It was the Fall of 1999. I had just transferred from Lipscomb University in Tennessee to Harding University in Arkansas. While I had liked Lipscomb, the social quality at Harding was beyond compare. Harding dorm life taught me the value of staying up until 1am taking pictures of friends with bras on our heads, dressing up like tramps (because we were way too chicken to actually dress like that for real. Also, we had taste.) and again taking pictures, running around mooning everyone on our floor, crank calling the guy dorms, and stealing all the towels while people were showering. Good times.
It was during these hijinks that I learned the value of warm feet. While it was hilarious fun to run around in the wee hours of the morning doing stupid things, ones feet often got cold. And so, one evening I went to The Wal-Mart. Now, The Wal-Mart in Searcy, Arkansas is not just A Wal-Mart. It is where a college student goes to buy everything. Everything. It is where you grocery shop, where you hang out with friends when you are bored, and where you buy all the orange markers for Shantih Pledge Week (or whatever color the rest of you used). It was on one of these myriad trips to The Wal-Mart that I found them. A hot pink pair of fuzzy, tacky, cheap house slippers. And knowing that I planned to run around doing something that night, I had to have them.
Over my years at Harding, these slippers were one of the only things that never changed. I wore them every night without fail during my sophomore year of craziness, my junior year of fake maturity, my first senior year of Resident Advisery (a.k.a. strict Christian college curfew checker), and my last senior semester of marriage. The pink began to fade, the tred completely wore off, and they started to take on a generally gnarly appearance. But I didn't care. You see, I loved them.
When Dave and I had both graduated and we moved to Texas, I packed up all our belongings and readied them for storage at his parents house where we would be living until Dave found a job. The first night there, I went to get in my jammies and when I looked for my pink house shoes....they were missing. I took a deep breath and looked through a few boxes. Nothing. I took some more faster, shallow breaths and looked through some more boxes. Nothing. By this point, Dave was looking at me with not a little worry as I started to hyperventilate and cry because I couldn't find these slippers. And then, they appeared. To this day, I think God did me a little favor because at some point, I had attached security to those slippers.
And again, years passed.
I wore the slippers while pregnant with Taylor, in the wee morning hours of nursing. I wore them as we moved to a new home and through another pregnancy with Little David and countless nights of wee hour wakings. I can look back at the last 9 years, and in almost every evening memory I have, those slippers are there. They went with me on our trip to England, on our trips to visit family, and on our 5th anniversary trip. Those slippers are packed with almost ten years of memories.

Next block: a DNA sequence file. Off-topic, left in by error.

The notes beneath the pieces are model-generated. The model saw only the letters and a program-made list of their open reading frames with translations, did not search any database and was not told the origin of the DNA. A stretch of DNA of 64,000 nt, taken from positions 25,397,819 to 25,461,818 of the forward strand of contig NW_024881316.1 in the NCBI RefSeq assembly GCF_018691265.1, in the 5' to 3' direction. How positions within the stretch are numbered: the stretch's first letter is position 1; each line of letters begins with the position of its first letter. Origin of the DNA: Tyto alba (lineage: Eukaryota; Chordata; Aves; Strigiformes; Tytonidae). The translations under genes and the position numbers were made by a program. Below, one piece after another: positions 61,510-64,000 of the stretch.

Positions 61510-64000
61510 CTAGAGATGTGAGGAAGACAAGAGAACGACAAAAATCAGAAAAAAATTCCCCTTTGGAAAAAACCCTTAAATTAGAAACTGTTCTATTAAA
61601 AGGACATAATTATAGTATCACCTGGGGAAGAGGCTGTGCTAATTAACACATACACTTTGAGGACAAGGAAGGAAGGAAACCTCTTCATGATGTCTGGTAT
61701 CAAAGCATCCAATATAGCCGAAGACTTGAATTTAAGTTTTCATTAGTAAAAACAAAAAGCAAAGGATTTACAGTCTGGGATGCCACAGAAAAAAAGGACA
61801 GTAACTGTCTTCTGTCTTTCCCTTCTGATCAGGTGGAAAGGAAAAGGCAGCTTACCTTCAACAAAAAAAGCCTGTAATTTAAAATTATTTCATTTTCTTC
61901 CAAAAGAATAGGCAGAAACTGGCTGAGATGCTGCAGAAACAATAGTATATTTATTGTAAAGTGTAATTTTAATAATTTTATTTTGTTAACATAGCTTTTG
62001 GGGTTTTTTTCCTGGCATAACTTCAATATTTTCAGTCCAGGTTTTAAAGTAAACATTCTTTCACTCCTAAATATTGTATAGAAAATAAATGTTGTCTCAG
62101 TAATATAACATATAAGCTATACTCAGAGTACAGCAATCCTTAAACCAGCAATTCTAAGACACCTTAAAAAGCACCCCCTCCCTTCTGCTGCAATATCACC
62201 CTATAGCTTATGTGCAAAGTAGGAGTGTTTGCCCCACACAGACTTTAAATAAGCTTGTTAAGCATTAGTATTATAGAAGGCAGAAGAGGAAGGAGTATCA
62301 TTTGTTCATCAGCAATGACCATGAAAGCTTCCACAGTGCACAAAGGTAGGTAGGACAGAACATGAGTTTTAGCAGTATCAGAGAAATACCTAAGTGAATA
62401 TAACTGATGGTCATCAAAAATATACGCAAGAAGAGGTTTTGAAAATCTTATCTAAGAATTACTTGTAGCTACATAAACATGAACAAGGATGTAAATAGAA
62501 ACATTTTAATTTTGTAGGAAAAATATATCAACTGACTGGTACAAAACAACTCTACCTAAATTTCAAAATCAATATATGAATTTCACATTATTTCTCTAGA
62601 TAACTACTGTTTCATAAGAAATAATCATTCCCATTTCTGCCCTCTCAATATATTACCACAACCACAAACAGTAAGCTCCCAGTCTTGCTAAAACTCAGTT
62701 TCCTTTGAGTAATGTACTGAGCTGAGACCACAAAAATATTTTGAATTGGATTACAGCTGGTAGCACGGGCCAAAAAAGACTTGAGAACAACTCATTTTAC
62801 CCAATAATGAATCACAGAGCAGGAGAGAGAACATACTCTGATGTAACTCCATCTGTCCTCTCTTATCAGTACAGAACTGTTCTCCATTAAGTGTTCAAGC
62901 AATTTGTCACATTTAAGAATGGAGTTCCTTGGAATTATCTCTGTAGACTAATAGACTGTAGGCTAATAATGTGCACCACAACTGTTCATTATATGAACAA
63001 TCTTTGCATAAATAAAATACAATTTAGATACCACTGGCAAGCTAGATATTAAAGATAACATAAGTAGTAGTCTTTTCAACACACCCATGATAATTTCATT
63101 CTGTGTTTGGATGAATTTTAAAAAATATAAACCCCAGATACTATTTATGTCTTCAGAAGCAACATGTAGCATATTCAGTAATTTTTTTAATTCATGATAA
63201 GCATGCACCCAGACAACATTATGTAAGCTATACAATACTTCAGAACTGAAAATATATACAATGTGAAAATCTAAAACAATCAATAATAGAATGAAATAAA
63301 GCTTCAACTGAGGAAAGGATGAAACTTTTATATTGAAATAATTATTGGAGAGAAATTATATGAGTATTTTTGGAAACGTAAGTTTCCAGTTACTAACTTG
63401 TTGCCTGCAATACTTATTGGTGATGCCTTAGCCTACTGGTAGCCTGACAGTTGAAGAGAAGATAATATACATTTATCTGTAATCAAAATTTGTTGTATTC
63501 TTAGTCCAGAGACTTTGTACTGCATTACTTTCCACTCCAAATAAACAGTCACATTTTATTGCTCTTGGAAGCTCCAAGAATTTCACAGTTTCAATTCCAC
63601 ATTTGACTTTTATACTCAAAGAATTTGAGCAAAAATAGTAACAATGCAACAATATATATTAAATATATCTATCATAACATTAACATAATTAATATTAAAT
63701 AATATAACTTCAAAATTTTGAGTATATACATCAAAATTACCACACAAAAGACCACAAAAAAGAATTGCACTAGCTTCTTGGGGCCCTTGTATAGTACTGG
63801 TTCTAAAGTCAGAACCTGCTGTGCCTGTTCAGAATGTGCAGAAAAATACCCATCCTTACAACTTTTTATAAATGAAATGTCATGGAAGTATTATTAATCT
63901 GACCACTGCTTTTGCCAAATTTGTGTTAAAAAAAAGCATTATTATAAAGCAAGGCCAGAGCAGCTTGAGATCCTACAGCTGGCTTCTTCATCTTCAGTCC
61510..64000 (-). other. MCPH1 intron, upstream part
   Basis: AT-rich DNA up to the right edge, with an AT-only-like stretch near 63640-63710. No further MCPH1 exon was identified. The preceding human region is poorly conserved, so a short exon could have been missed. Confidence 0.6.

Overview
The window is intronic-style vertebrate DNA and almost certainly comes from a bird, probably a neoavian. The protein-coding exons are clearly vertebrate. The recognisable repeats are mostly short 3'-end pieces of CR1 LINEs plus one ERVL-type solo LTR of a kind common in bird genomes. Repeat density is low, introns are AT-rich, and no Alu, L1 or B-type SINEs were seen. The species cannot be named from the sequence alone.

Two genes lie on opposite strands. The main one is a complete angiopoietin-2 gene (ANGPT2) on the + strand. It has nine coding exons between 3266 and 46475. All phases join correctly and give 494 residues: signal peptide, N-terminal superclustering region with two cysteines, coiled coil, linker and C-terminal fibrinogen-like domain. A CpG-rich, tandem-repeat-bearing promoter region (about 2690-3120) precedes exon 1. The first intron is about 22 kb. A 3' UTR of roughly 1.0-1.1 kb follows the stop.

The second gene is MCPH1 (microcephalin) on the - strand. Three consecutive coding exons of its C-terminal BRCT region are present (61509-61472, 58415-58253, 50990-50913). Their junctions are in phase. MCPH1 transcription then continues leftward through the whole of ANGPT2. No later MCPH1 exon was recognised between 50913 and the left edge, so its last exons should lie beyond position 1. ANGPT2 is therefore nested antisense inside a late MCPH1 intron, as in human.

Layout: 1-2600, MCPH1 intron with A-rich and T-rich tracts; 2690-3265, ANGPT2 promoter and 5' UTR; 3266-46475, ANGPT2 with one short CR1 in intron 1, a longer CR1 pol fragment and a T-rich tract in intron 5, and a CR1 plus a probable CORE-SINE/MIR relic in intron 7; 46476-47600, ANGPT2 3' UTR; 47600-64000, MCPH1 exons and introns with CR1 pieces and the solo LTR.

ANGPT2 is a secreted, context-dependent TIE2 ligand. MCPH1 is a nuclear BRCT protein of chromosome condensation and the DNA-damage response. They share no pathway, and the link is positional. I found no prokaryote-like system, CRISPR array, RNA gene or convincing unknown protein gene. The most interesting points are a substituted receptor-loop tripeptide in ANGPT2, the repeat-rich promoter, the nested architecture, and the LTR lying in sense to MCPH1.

But, a pair of slippers can only last so long. At some point, the charming gnarliness turned to absolute death. They are barely pink anymore, instead an almost flesh color. Gross, I know. The padding long since washed away, they are so worn through that I can literally fit my entire foot through a hole in the front left slipper. It's way past time, but I couldn't give up on them.
I became aware last summer that I was going to have to do something about the shoes. I looked high and low, searched through every slipper aisle at every store, I even returned to a Wal-Mart in hopes of finding maybe a younger sibling. But nothing called to me. There were only mere shadows of the relationship that I'd grown to have with my slippers. I would rather wear my slippers to threads than to wear some imitation.
And then, God smiled on me.
This morning I was at Big Lots after hearing that they now carried my favorite $1 make up, e.l.f. (total let down, but the way, the selection was depressing). As I perused the aisles, I saw a giant heap of discounted slippers. Because I am a glutton for punishment, I peeked through the discarded DearFoams and the nameless shapes that barely deserved the name "shoe", and somewhere in the middle of the wreckage I saw them. They were pink, like my shoes, but they had a pale orange inside. The fabric was nearly identical in fluffy cheapness, and the soles were the same, even sharing the flap of fabric on the heel meant to keep the slipper on but invariably just getting stepped into flatness. I had found My New Slippers.
And so, an era has passed.
As I type this, I have my new pink slippers on my feet and my old ones right beside me. It only seemed fitting to let them see this last tribute. I'm trying to think of a good way to keep them, without them sitting stale on my closet floor, a ghost of what they once were.
I'm thinking Shadow Box. With soft lighting. And maybe a candle.